Israel, as a land settled by Jews for Jews is not different from other settler colonizer nations of the time, whether Britain’s empire from South Africa to India, Jamaica, the USA, Canada, Australia, New Zealand, or France and Belgium throughout Africa, Holland in Indonesia, etc. In each settlement, rights were taken by an incoming population to satisfy the intentions and needs only of the takers and in violation of those who were already there.

What confuses the case of Jews settling in Palestine to form a Jewish State in 1948, is a very old and complex history mythologized since the Old Testament, that places both Jews and Palestinians as tribal cousins on this same soil thousands of years ago. What happened between then and now, warped by time, history, memory, myth and the spoilage of nations at war, boggles the mind and throws this story of settler colonization into a mirrored rubric of infinite return. As the story spins, Jews were once conquered and evicted from this land themselves. Sound familiar?

Critical questions are desperately needed to uncover the underlying circumstances behind the early Zionists’ creation of the State of Israel. Jews cannot expect Palestinians to have empathy towards Israel when there is no reciprocity of empathy towards them. All parties, including other nation states who have always had a stake in the outcome, must critically examine their respective histories, bias, complicity and fear.

The world watches from a distance as the vicious cycle of mirrored victimization continues to be reflected between Palestinian and Jew. Engagement processes that are creative and allow for fair exchange must be initiated to begin to open the possibility of dialogue and change. Jews need to recognize that their fear of annihilation, institutionalized by State protocols, perpetuates their victimization and frozen adversarial position. Palestinians need to recognize that their victim status and depression of spirit is perpetuated by their continued sublimation of expressing the grief beneath their internalized anger. Before conflict engagement and transformation can be initiated, a middle ground must be developed to build capacity for mutual critical questioning and expression. The Middle East needs a middle.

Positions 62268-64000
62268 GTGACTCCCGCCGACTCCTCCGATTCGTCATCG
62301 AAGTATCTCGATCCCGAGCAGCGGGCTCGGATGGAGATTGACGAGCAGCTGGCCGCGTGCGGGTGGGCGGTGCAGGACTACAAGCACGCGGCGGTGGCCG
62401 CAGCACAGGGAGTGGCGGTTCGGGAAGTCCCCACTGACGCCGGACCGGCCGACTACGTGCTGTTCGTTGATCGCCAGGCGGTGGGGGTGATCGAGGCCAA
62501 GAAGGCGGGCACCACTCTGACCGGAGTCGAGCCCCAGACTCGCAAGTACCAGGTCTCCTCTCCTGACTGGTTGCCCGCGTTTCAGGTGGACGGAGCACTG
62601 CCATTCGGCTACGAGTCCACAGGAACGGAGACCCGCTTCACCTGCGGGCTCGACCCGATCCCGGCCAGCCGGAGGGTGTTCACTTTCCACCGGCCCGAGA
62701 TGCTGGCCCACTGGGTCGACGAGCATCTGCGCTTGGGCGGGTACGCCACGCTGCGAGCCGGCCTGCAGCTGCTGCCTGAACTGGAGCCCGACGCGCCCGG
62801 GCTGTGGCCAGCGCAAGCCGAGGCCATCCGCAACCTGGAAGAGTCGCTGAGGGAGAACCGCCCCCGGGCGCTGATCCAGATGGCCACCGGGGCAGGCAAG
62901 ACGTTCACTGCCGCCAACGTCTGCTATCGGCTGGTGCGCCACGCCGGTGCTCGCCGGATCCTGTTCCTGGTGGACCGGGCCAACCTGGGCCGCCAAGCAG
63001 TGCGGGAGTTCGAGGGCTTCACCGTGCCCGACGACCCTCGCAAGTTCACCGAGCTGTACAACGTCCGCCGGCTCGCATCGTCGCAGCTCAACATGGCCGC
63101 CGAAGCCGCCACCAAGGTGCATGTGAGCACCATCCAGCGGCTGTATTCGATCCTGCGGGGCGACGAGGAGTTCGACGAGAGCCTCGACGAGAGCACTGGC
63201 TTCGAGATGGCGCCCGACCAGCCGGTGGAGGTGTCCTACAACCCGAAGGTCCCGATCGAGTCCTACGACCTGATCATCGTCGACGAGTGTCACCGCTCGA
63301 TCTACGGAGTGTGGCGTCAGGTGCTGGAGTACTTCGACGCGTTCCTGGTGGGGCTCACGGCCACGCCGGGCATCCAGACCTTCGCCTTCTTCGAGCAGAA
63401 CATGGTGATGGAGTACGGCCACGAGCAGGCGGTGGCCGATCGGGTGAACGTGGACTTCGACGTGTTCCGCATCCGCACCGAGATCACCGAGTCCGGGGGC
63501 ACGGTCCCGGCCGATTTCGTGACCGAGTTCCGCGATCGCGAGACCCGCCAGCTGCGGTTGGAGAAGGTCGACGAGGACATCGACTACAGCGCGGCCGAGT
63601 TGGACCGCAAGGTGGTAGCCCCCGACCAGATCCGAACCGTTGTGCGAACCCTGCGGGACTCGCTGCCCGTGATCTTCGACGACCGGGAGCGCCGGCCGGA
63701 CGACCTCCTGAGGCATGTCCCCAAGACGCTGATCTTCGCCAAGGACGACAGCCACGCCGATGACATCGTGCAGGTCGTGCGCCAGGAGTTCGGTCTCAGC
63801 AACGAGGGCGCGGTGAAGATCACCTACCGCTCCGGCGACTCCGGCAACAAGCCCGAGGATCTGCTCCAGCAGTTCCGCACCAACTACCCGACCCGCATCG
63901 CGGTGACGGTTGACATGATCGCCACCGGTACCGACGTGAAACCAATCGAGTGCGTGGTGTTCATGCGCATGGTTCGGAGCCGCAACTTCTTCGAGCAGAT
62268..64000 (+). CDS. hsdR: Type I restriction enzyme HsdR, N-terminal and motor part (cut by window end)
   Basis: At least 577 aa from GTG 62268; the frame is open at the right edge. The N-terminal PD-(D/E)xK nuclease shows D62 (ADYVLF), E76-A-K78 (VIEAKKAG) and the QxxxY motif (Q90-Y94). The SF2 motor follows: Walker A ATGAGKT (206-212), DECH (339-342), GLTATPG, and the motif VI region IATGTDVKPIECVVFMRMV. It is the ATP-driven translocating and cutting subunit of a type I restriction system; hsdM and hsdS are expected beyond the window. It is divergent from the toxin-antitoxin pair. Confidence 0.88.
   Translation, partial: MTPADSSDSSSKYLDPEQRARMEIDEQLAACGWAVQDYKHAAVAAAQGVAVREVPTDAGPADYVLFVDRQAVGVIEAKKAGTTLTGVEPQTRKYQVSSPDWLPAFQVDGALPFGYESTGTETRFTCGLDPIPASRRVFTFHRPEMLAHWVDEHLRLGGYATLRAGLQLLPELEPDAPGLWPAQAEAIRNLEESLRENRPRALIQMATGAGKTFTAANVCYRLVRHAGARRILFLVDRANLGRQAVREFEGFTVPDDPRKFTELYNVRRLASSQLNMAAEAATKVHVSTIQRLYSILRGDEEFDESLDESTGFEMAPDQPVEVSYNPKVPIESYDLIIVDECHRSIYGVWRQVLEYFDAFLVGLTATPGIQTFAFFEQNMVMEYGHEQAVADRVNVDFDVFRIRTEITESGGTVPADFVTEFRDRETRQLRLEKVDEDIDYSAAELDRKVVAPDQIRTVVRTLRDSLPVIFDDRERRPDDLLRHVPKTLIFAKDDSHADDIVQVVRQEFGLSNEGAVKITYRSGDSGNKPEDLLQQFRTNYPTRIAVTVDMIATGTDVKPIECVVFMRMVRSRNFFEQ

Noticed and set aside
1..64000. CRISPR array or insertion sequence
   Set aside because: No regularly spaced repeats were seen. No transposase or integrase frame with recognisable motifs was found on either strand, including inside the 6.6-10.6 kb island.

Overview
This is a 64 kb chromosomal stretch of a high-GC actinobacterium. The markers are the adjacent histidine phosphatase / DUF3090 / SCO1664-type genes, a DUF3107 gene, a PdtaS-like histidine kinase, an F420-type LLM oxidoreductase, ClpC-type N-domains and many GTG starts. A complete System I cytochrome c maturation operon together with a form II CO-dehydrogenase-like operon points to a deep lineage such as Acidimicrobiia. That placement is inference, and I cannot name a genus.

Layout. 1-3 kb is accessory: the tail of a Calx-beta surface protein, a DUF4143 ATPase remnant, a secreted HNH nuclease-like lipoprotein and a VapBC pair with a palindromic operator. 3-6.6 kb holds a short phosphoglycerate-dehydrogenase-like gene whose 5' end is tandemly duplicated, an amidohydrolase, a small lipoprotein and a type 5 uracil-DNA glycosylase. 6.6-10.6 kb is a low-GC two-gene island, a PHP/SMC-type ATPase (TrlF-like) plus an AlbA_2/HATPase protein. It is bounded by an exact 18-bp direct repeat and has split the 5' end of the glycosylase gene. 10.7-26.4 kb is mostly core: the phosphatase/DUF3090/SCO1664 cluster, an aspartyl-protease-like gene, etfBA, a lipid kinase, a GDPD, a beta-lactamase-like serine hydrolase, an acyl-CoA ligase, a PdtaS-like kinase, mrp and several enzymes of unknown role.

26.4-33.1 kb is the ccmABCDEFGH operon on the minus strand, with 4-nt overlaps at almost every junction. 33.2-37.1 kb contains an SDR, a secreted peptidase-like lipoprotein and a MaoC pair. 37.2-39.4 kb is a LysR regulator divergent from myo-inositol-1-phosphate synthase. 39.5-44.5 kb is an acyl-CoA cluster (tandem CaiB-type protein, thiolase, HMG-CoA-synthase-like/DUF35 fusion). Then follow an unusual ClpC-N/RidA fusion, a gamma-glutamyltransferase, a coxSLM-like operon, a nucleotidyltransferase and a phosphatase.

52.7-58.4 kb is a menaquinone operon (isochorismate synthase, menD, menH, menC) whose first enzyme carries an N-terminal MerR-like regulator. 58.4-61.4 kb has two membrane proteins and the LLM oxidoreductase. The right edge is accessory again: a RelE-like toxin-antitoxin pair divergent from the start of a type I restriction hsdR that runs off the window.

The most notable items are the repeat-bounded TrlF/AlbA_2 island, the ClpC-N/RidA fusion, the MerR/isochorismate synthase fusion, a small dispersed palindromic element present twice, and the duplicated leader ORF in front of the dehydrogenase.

Biography


It is as an artist that Dorit Cypis arrives at Conflict Resolution. Her 25+year career in the arts, exploring the social, physical and psychological aspects of who we are, how we represent our-selves and how we relate to others, brings a breadth of knowledge, experience and subtle tools?to her conflict resolution practice. Foreign Exchanges, directed by Cypis, brings together the best of her professional practices as artist, mediator and educator. Cypis offers perceptual tools from aesthetics to recognize and decipher social context and identity, reflexive tools from the somatic arts for self-recognition and self-knowledge and communication and negotiation tools from mediation to creatively engage with and transform conflict.